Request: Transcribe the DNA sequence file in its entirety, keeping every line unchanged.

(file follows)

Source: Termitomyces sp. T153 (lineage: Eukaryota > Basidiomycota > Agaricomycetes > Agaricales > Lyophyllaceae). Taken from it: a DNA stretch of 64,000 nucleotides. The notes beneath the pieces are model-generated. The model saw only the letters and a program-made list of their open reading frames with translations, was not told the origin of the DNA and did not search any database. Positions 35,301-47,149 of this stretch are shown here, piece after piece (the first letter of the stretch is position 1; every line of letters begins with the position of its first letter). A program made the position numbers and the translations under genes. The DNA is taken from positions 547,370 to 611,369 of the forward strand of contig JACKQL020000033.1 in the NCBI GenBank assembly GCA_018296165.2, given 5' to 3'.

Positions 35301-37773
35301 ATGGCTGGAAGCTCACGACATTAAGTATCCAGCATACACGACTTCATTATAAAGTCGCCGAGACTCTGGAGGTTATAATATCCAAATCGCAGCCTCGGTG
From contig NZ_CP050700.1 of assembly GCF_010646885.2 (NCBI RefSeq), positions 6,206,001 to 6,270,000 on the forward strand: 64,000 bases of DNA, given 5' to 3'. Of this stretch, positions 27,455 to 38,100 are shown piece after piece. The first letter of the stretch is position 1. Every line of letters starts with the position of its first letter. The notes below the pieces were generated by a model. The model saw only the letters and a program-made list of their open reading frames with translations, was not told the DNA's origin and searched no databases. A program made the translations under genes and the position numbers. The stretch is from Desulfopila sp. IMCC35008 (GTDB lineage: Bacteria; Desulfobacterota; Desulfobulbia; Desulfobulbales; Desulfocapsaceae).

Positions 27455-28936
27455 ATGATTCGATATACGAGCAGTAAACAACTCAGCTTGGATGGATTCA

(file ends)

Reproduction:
Source: Termitomyces sp. T153 (lineage: Eukaryota > Basidiomycota > Agaricomycetes > Agaricales > Lyophyllaceae). Taken from it: a DNA stretch of 64,000 nucleotides. The notes beneath the pieces are model-generated. The model saw only the letters and a program-made list of their open reading frames with translations, was not told the origin of the DNA and did not search any database. Positions 35,301-47,149 of this stretch are shown here, piece after piece (the first letter of the stretch is position 1; every line of letters begins with the position of its first letter). A program made the position numbers and the translations under genes. The DNA is taken from positions 547,370 to 611,369 of the forward strand of contig JACKQL020000033.1 in the NCBI GenBank assembly GCA_018296165.2, given 5' to 3'.

Positions 35301-37773
35301 ATGGCTGGAAGCTCACGACATTAAGTATCCAGCATACACGACTTCATTATAAAGTCGCCGAGACTCTGGAGGTTATAATATCCAAATCGCAGCCTCGGTG
From contig NZ_CP050700.1 of assembly GCF_010646885.2 (NCBI RefSeq), positions 6,206,001 to 6,270,000 on the forward strand: 64,000 bases of DNA, given 5' to 3'. Of this stretch, positions 27,455 to 38,100 are shown piece after piece. The first letter of the stretch is position 1. Every line of letters starts with the position of its first letter. The notes below the pieces were generated by a model. The model saw only the letters and a program-made list of their open reading frames with translations, was not told the DNA's origin and searched no databases. A program made the translations under genes and the position numbers. The stretch is from Desulfopila sp. IMCC35008 (GTDB lineage: Bacteria; Desulfobacterota; Desulfobulbia; Desulfobulbales; Desulfocapsaceae).

Positions 27455-28936
27455 ATGATTCGATATACGAGCAGTAAACAACTCAGCTTGGATGGATTCA